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10 richest billionaires doubled their wealth during pandemic, Oxfam says

How wealthiest Americans pay little in taxes
How the 25 wealthiest Americans can pay little to no federal income taxes 07:33

The world's 10 richest billionaires have doubled their wealth since the COVID-19 pandemic started in early 2020, with inequality now reaching "outrageous" levels, according to anti-poverty charity Oxfam. 

At the same time, the bottom 99% of humanity — including middle- and lower-income households — lost income during the crisis due to layoffs, economic uncertainty, and increased caretaking due to closed schools and illnesses caused by COVID-19, the group said in a new report. Women and people of color are among those who bore the brunt of the economic impact of the crisis, the study noted. 

The world's 10 richest men saw their wealth double, from $700 billion to $1.5 trillion, during the pandemic — a rate of $15,000 per second, Oxfam said. Nine of the 10 are Americans, including tech titans such as Tesla founder Elon Musk and Amazon founder Jeff Bezos, who are worth $264 billion and $187 billion, respectively. 

The stock market's strong performance during the pandemic, with equities hitting record highs in recent weeks, has helped buoy the fortunes of the nation's richest people.

"The gap between the rich and the poor was increasing even before the pandemic started," said Irit Tamir, director of Oxfam's private sector development. "But the pandemic supercharged this in a whole host of ways."

In Oxfam's view, rising inequality poses risks to billions of people across the world, who aren't sharing in the same gains in wealth and may be cut off from equal access to health care, vaccines and economic opportunity. Inequality between rich and poor countries is expected to grow for the first time in a generation, Oxfam said, with poor countries facing higher death rates from COVID-19 due to lack of vaccine access. 

"We are in an even more outrageous situation than we were last year or the year before," Tamir said.

Oxfam is releasing the report to coincide with the World Economic Forum's Davos conference, which will be virtual this year. The group's annual report has long highlighted widening inequality, yet those trends have only accelerated in recent years. 

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It's not only the nation's billionaires that have enjoyed huge growth in their fortunes. The number of households in the U.S. with wealth of more than $50 million surged more than 70% to 63,505, from 2016 to 2021, Oxfam. found. Their combined wealth jumped more than 50% to $12.8 trillion. 

"Wealth is begetting wealth, and it becomes exponential," Tamir said. "I fear by next year those numbers will only continue to increase and that gap will only widen."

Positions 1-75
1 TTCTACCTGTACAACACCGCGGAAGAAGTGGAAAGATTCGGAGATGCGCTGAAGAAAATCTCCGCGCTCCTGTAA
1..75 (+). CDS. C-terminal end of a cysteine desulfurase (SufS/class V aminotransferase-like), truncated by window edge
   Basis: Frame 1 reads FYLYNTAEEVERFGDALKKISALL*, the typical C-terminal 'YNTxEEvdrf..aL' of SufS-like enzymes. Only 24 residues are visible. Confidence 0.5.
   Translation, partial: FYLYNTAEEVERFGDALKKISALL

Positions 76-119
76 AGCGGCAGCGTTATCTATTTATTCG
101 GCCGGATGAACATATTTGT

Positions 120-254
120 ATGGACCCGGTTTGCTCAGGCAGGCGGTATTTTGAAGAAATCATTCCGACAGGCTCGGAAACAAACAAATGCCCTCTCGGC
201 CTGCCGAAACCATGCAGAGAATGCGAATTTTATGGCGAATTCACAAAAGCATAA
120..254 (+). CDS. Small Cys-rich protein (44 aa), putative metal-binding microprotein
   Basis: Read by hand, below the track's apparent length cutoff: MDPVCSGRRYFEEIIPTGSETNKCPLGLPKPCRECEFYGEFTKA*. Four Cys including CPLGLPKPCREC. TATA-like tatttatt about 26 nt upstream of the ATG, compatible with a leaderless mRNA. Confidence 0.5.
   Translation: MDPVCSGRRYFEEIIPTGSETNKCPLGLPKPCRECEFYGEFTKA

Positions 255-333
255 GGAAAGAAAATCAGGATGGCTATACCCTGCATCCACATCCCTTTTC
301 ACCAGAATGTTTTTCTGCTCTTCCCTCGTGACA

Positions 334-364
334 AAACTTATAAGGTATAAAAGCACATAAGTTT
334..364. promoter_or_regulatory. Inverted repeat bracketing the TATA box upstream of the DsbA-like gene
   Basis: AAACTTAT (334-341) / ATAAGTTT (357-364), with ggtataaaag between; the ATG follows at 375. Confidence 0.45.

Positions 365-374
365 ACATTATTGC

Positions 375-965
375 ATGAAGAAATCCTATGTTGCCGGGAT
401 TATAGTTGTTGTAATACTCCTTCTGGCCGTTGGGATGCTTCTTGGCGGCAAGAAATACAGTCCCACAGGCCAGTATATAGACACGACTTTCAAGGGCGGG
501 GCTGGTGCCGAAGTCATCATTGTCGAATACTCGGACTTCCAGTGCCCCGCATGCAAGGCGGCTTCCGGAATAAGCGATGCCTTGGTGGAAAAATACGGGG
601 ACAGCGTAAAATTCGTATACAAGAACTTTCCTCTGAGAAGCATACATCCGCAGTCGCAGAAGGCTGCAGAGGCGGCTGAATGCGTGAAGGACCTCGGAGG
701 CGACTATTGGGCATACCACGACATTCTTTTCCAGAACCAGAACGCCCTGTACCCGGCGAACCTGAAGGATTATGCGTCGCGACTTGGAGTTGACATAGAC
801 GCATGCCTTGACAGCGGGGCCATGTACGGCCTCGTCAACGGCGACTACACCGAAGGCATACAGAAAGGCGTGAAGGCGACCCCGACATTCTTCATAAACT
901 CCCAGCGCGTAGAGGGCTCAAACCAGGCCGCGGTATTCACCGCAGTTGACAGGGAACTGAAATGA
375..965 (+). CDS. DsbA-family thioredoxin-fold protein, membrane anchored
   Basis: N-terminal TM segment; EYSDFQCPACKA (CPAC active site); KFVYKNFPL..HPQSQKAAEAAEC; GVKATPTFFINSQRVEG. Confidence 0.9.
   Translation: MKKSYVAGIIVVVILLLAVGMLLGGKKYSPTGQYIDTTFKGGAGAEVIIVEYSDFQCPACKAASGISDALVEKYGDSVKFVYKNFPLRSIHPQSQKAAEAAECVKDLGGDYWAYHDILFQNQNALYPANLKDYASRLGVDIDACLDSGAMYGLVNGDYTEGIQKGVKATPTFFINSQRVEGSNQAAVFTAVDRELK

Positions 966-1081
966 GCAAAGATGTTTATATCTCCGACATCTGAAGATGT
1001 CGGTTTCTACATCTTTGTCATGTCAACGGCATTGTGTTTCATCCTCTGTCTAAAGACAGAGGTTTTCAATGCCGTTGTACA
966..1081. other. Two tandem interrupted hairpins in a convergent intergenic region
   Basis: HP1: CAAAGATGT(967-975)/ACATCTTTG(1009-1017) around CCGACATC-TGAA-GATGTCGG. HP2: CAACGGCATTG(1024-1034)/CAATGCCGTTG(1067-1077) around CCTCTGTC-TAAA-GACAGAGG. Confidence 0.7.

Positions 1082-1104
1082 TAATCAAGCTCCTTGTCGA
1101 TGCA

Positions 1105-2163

A new Gilded Age

The widening gap between the richest Americans and everyone else has been well documented, prompting some lawmakers to propose a wealth tax that would impact the nation's billionaires. Yet the proposal has stalled, even as 6 in 10 Americans say they believe the rich don't pay enough in taxes, according to Pew. 

The globe's 2,750 billionaires are now wealthier than half the planet, according to a recent report from a group founded by economist Thomas Piketty. The wealth gap is roughly as wide as it was more than a century ago when the Gilded Age led to massive disparities between rich and poor, the report found. 

Although the U.S. is a wealthy nation overall, that hasn't protected the poorest Americans from falling behind the poor in other nations. For instance, 50% of the poorest Americans possess less wealth than the poorest half of China's citizens, Piketty's researchers found.

Oxfam said its findings should serve as an argument for a wealth tax on billionaires, with the new tax revenue invested in the health and education of children. 

"Inequality isn't good for anybody — it's not good for the rich either," Tamir said, citing that the report's forward is written by Disney heiress Abigail Disney, who has become a de facto spokeswoman for higher taxes on the rich and better wages for workers

In the forward, Disney wrote that she believes inequality is widening after years of weakened support for unions and changes in regulations that were meant to protect ordinary Americans. Lawmakers have cut taxes on the richest earners since the 1980s with the idea they would use the extra income to create jobs and economic opportunity, yet research has found that hasn't happened — and the tax cuts only helped the rich.

"Society was riddled with cracks when we started this pandemic — cracks which have widened into fault lines," Disney wrote. "There is more than enough money to solve most of the world's problems. It's just being held in the hands of millionaires and billionaires who aren't paying their fair share."

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